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Why Visiting Hiroshima Has Special Meaning to this Eagle Scout

Chip M. who will attend the Peace Memorial Ceremony in Hiroshima, Japan (Photo credit: Dan Rosenstrauch/Bay Area News Group)

On August 6, one Eagle Scout will represent the BSA for an event in Hiroshima, Japan that could possibly be one of the most significant days in his fourteen years. Chip M. of the Mount Diablo Silverado Council will attend the 70th anniversary Peace Memorial Ceremony in remembrance of the atomic bomb in 1945. What’s more, Chip’s grandfather survived the blast.

“Everything was decimated,” said Chip’s dad, Rand, as he recounted his father’s first-hand account. “He looked toward the city, and nothing was there. He looked toward the hills, and everything was on fire. He said he was dumb enough to run toward the fire because that’s where his home was. And that’s why he survived. He ran away from the radiation.”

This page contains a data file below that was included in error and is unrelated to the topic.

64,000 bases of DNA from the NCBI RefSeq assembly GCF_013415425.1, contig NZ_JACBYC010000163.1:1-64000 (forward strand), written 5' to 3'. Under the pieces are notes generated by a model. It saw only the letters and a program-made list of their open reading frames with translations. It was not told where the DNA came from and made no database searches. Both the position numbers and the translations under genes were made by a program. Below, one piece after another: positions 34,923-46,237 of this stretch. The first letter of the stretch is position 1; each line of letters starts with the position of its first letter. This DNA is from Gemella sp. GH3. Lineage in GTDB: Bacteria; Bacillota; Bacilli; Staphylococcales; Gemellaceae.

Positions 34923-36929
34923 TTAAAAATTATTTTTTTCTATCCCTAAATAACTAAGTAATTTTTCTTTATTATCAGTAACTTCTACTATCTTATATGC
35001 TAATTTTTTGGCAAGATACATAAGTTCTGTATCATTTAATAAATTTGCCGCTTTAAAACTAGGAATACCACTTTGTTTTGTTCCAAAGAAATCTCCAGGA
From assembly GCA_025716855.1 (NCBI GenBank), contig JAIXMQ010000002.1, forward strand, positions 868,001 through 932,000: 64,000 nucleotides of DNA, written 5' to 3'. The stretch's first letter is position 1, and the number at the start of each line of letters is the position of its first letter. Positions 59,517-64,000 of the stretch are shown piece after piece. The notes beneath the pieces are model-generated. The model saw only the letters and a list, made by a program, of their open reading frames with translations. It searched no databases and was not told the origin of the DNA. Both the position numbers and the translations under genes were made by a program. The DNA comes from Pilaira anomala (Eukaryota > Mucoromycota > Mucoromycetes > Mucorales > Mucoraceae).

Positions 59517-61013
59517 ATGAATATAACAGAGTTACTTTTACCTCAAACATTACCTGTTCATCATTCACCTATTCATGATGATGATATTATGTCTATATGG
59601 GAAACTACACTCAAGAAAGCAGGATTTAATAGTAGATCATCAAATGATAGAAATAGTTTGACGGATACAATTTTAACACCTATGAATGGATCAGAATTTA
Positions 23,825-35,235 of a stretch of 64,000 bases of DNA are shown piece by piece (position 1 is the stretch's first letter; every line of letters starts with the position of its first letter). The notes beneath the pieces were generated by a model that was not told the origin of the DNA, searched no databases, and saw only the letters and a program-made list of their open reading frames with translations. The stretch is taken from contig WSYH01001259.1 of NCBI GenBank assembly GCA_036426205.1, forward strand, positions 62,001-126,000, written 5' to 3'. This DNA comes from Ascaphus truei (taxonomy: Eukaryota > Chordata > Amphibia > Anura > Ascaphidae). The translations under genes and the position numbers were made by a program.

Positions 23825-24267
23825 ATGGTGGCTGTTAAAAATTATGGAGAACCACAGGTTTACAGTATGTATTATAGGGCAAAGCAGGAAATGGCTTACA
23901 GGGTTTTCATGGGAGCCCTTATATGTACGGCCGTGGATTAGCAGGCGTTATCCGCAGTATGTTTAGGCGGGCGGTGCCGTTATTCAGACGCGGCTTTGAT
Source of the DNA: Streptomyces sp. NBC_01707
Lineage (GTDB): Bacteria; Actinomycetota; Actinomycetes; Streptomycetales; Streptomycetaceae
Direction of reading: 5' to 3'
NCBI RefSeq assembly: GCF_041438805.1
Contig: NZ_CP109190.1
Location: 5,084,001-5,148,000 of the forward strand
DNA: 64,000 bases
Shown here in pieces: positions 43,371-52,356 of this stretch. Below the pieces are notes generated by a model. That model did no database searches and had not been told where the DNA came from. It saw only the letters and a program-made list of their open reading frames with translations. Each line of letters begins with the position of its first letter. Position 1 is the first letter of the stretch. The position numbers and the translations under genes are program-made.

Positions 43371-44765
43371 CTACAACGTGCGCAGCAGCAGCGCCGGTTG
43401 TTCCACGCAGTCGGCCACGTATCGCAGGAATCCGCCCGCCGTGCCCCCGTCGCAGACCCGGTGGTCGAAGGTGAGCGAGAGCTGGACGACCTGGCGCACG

Just a mile from the epicenter of the explosion, Chip’s late grandfather was one of the few who survived the explosion.

After the war, Chip’s grandfather moved to California and lived there until he was 52. There, he not only started a Boy Scout troop at his church, but he also started a family tradition that carries on through Chip.

“I’m told there will be a special service,” Chip explained to Contra Costa Times. “They’ll say a few words, and then a bell will ring at the same time (8:15 a.m.) that the bomb was dropped. About 60 countries will have representatives there.”

Learn more about Chip’s meaningful visit to Hiroshima by reading the full story on Contra Costa Times.

Hayley

Hayley Cordaro is a communications specialist at the Boy Scouts of America. She loves sharing inspiring success stories and uncovering new ways volunteers and employees can make the most of their Scouting experience. If you have story ideas or questions, reach out to us at communications@scouting.org.